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Purim: A Time to Not Keep Silent

Queen Esther (1878), by Edwin Long

Queen Esther (1878), by Edwin Long


“For Zion’s sake I will not keep silent, and for Jerusalem’s sake I will not be quiet, until her righteousness goes forth as brightness, and her salvation as a burning torch.”  (Isaiah 62:1)

One of the most joyous of all Jewish celebrations, Purim (Festival of Lots), begins at sundown tonight.

This fun and inspirational holiday celebrates the exemplary leadership and bravery of Hadassah, a Jewish girl who rose to become ancient Persia’s Queen Esther.

As the queen, Esther risked death to uncover and overturn a plot to murder the Jewish People in Persia.


An Israeli girl dresses as Queen Esther for a Purim party.

In struggling with the decision to seek the king’s mercy, she modeled courage, wisdom, and perseverance, while rallying her people to fast and pray for their lives.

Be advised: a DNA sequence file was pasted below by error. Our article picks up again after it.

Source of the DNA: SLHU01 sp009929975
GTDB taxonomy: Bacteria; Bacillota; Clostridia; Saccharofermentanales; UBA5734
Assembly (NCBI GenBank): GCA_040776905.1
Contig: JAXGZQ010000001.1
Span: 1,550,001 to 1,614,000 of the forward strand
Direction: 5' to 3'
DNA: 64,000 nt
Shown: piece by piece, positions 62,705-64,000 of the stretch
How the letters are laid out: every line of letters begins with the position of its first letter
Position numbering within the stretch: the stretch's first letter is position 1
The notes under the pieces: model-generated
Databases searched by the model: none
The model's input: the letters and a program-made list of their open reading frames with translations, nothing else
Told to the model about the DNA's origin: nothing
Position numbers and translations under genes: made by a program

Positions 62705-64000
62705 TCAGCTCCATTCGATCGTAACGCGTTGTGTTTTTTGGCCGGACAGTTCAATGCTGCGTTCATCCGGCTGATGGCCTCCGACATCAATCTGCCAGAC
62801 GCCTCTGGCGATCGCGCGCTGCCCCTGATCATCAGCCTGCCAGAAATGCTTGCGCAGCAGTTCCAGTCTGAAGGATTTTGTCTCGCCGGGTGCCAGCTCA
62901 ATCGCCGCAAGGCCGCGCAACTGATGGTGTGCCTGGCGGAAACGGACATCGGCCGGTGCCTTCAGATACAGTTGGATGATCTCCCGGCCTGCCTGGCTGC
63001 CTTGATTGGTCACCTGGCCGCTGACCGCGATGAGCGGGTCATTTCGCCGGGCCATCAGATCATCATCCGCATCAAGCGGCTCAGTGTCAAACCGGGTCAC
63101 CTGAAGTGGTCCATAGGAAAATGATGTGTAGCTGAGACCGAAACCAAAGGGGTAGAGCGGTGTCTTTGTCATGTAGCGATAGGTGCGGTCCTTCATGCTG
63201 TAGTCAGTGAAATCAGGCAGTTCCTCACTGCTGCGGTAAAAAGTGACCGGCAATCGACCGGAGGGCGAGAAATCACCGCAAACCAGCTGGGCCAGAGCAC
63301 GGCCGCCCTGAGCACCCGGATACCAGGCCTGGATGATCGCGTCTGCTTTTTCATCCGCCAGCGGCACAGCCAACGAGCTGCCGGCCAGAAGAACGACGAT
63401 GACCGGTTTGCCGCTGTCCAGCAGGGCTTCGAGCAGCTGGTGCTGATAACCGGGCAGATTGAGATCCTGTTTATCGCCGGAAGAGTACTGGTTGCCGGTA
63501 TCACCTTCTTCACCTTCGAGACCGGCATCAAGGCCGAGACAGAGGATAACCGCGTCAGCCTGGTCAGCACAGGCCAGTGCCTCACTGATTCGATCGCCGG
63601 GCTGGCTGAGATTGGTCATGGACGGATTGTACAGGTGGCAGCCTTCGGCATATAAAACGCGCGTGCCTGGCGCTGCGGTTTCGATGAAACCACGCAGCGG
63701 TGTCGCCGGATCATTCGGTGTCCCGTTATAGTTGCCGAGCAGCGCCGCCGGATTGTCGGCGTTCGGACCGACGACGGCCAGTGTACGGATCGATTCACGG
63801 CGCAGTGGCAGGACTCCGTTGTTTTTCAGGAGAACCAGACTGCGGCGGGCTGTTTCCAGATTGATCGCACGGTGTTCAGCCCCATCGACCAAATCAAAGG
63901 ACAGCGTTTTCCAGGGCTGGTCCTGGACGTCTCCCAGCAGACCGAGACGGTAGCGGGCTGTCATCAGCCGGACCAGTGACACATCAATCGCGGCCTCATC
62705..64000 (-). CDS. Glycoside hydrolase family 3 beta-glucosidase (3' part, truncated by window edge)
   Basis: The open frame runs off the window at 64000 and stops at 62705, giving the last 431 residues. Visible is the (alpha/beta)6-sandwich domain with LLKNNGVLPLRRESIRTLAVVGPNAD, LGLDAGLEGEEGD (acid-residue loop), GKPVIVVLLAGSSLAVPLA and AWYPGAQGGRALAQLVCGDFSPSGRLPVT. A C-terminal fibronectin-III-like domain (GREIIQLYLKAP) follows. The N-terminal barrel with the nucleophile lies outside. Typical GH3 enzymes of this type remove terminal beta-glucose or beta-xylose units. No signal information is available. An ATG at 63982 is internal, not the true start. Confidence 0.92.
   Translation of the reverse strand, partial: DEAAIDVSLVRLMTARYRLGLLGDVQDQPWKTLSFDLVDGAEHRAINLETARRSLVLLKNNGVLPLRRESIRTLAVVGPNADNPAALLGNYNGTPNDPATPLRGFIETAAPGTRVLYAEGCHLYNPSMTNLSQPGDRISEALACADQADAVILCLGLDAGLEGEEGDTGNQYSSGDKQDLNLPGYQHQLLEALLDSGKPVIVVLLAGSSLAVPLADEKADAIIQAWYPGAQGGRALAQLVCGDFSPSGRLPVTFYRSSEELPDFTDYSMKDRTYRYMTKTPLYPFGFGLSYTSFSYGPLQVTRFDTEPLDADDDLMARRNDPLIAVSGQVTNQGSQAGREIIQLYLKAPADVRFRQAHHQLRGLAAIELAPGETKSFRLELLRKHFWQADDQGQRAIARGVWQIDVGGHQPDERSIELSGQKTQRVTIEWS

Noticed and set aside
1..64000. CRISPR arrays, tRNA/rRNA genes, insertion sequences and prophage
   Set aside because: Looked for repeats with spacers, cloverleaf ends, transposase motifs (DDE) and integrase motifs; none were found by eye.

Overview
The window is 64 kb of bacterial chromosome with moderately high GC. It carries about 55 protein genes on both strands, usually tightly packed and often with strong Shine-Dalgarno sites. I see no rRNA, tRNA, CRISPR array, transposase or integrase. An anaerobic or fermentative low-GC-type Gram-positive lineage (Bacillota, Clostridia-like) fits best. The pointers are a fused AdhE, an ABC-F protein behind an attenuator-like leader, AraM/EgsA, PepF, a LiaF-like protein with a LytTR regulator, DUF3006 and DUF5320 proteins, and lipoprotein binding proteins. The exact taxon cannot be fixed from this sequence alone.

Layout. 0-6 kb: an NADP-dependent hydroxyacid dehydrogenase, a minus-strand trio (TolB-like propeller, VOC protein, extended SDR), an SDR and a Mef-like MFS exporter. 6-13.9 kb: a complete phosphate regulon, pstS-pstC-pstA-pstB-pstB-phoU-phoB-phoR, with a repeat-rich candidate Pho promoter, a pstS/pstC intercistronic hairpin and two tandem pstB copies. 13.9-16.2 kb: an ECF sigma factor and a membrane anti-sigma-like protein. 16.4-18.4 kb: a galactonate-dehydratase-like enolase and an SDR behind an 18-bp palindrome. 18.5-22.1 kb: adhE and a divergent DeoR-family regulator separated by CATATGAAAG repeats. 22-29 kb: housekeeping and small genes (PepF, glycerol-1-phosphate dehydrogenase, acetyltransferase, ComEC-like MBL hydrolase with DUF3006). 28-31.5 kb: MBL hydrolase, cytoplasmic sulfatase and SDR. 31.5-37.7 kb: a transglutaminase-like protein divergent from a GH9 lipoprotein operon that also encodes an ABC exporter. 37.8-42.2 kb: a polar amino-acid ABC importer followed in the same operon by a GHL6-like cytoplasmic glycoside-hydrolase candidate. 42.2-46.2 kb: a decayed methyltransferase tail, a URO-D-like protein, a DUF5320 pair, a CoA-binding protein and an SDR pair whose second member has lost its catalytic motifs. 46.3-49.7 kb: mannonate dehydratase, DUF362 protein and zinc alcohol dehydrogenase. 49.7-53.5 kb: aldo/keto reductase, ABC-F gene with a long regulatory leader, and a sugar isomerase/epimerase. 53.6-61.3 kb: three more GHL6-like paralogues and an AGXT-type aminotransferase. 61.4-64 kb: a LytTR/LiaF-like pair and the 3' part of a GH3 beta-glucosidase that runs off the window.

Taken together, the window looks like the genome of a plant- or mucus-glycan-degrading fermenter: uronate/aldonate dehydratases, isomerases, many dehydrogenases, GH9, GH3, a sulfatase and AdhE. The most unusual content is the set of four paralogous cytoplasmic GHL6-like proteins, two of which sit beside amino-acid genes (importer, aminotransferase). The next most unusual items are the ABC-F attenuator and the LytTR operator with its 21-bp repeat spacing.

The story of Esther can be our story.  We may or may not reach the status of a queen, but we are all placed in positions of influence where we can access God’s wisdom to overturn schemes and expose evil plots against God’s people and plans.

Let’s now take a closer look at how Esther did just that and what followers of Yeshua haMashiach (Jesus the Messiah) can learn from her.

Purim: Evil Plans and the Courage to Expose Them

The story of Purim is recorded in the Book of Esther (Megillat Esther).  This wonderful book has three main characters:  Esther and her cousin Mordecai, the heroes of the story, and Haman, the villain who wickedly plots to destroy the Jewish People.

Esther is an orphan who had been raised in Persia by her cousin Mordecai.  She grows into a beautiful, young Jewish woman who becomes part of the Persian king’s harem after the king banishes the queen, Vashti, for her disobedience to him  (Esther 1).

Esther receives 12 months of beauty treatments and eats special food in preparation of being presented to the king.